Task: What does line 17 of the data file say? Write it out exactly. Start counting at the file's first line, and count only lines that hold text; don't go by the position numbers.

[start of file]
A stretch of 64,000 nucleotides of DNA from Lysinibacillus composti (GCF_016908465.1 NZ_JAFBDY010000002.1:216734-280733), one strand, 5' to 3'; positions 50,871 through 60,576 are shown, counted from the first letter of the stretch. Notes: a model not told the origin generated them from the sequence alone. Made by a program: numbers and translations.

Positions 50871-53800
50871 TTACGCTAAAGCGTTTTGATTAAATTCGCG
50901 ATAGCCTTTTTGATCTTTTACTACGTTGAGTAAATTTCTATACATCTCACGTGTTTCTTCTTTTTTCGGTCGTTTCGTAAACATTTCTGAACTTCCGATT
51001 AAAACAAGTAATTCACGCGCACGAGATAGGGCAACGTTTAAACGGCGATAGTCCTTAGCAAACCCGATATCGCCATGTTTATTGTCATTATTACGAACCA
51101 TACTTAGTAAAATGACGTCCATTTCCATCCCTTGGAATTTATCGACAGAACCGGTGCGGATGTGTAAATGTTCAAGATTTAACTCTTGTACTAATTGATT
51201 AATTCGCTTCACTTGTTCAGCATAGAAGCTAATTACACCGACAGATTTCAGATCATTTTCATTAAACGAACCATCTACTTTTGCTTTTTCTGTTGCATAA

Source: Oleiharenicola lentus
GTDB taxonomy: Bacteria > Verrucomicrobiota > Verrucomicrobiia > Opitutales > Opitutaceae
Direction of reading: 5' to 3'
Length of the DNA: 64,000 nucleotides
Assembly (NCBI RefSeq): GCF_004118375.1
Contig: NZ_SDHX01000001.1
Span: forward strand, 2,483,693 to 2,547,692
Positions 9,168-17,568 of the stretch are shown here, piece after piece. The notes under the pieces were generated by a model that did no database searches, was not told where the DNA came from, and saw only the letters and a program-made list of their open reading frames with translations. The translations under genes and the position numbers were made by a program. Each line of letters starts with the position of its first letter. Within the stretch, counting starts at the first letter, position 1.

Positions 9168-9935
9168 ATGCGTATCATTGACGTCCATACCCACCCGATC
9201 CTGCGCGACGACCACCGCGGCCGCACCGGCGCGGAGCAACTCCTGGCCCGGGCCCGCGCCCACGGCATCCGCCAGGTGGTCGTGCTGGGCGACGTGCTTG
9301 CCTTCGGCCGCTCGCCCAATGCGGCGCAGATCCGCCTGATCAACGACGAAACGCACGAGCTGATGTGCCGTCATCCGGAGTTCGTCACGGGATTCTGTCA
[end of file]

9168 ATGCGTATCATTGACGTCCATACCCACCCGATC